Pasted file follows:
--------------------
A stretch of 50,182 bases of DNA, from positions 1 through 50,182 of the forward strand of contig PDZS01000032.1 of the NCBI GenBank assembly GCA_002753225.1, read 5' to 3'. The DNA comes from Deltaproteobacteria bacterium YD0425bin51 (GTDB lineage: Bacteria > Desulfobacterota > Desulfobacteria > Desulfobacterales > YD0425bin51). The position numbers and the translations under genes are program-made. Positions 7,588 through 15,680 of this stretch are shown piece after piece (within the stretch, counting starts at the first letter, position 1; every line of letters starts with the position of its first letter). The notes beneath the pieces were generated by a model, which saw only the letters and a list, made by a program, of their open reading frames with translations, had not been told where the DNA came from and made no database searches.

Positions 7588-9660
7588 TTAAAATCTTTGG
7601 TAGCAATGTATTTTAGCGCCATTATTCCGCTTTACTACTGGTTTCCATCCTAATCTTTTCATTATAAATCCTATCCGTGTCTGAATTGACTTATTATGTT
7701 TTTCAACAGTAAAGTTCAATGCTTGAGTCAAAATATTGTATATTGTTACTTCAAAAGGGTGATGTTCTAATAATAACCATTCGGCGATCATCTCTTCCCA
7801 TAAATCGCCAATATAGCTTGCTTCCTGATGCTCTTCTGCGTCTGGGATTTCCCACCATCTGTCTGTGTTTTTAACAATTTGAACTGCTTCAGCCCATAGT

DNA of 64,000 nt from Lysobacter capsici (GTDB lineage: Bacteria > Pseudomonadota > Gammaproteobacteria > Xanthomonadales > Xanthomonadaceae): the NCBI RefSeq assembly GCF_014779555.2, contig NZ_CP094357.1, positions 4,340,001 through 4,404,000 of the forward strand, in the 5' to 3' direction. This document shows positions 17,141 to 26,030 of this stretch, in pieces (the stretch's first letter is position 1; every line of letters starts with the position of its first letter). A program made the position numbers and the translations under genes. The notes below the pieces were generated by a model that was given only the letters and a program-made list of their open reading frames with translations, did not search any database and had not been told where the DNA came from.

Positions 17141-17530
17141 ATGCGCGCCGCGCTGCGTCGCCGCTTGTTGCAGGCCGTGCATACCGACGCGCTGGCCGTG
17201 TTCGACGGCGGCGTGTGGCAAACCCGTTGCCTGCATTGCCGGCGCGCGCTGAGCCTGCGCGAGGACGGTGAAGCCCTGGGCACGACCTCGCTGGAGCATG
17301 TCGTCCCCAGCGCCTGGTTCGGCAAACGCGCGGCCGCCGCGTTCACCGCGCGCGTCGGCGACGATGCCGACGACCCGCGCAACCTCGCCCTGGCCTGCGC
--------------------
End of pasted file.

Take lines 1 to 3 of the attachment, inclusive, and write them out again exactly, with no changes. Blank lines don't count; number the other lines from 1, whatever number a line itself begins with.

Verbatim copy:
A stretch of 50,182 bases of DNA, from positions 1 through 50,182 of the forward strand of contig PDZS01000032.1 of the NCBI GenBank assembly GCA_002753225.1, read 5' to 3'. The DNA comes from Deltaproteobacteria bacterium YD0425bin51 (GTDB lineage: Bacteria > Desulfobacterota > Desulfobacteria > Desulfobacterales > YD0425bin51). The position numbers and the translations under genes are program-made. Positions 7,588 through 15,680 of this stretch are shown piece after piece (within the stretch, counting starts at the first letter, position 1; every line of letters starts with the position of its first letter). The notes beneath the pieces were generated by a model, which saw only the letters and a list, made by a program, of their open reading frames with translations, had not been told where the DNA came from and made no database searches.

Positions 7588-9660
7588 TTAAAATCTTTGG